What was the last movie you watched?

Discussion in 'Odds & Ends' started by jamesblakefan#1, Mar 22, 2010.

  1. Sentinel

    Sentinel Bionic Poster

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    Morning Glory (1933) - Katherine Hepburn's first film for which she won an Academy Award. Douglas Fairbanks, Jr, and Adolphe Menjou.

    Interesting movie about a small time stage actress who dreams big, based apparently on the life of Tallulah Bankhead.
     
  2. onehandbh

    onehandbh Legend

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    Train to Busan.
    It's about a train full of people with cataracts and poor night vision.
     
  3. tennytive

    tennytive Professional

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    The Brothers Grimsby.

    Halfway through it turns into a documentary about the mating habits of elephants… What the?
     
  4. stringertom

    stringertom Bionic Poster

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    I just watched The Waterboy again for the umpteenth time...comedic geniuses to put Sandler, Winkler and Bates together!
     
  5. Sentinel

    Sentinel Bionic Poster

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    Night Train to Lisbon (2013)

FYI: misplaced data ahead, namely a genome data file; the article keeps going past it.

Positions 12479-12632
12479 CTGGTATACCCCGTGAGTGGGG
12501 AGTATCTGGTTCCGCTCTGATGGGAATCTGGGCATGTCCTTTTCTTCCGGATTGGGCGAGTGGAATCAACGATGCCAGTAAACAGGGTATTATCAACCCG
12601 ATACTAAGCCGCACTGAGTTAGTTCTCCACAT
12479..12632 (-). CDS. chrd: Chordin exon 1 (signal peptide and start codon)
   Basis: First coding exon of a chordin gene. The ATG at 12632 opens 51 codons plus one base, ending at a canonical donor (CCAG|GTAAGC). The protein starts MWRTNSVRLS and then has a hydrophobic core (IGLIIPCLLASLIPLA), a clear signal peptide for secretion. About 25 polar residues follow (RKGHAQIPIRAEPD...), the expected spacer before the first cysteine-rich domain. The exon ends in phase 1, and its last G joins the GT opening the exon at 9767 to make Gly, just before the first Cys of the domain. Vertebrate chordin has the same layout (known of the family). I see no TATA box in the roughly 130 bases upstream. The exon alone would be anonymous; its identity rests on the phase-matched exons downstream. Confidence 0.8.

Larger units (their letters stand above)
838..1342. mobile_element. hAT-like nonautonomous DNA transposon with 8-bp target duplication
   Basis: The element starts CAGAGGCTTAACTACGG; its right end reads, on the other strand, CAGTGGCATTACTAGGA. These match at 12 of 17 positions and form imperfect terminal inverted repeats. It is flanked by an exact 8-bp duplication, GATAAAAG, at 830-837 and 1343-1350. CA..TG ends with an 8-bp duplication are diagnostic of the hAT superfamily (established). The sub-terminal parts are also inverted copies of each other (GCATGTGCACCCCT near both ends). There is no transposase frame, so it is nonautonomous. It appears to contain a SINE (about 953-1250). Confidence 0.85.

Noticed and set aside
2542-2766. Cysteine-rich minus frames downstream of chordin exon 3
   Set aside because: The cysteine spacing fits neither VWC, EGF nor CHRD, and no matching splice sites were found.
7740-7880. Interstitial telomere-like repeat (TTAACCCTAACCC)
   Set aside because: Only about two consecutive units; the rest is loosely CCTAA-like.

Seeing it again after barely a year. Nice philosophical movie related to the Salazar dictatorship in Portugal and some people who were in the resistance. Jeremy Irons plays an old teacher/professor.


    Detour (1945) - Tom Neal, Ann Savage. Interesting, classic noir.
    Two unforgettable characters. A man hitch-hiking to LA runs into the oddest of people.
     
  6. Firstservingman

    Firstservingman G.O.A.T.

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    Nice avatar. :D
     
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  7. Bagumbawalla

    Bagumbawalla Hall of Fame

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    Saw Hell or High Water- first half was good- lots of little silly things that developed character atmosphere- toward the end it got more "preachy/talky" and implausible.

    Saw Sausage Party- nothing good,funny, smart, or worthwhile about this film.

    Saw Kubo and the Two Strings- visually appealing. Sort of a Japanese fairy tail, but reasons characters behaved as they did and outcomes resolve as they did- did not always follow or make sense. Also there was no mention of two strings as far as I could tell- except in the title.
     
  8. ollinger

    ollinger Legend

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    "Sully"

    It's only been 7 years since he landed a plane in the Hudson RIver, a little too quick for a movie to be of much interest, but this one has something timely to say about whether people can be judged against the performance of other people or the performance of machines. Well made, moving at times.
     
  9. Sentinel

    Sentinel Bionic Poster

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    Since you went away (1944) - claudette_colbert, jennifer jones, shirley temple, robert walker.

    Three hours long. Should have been a 5-part mini-series.
     
  10. Sentinel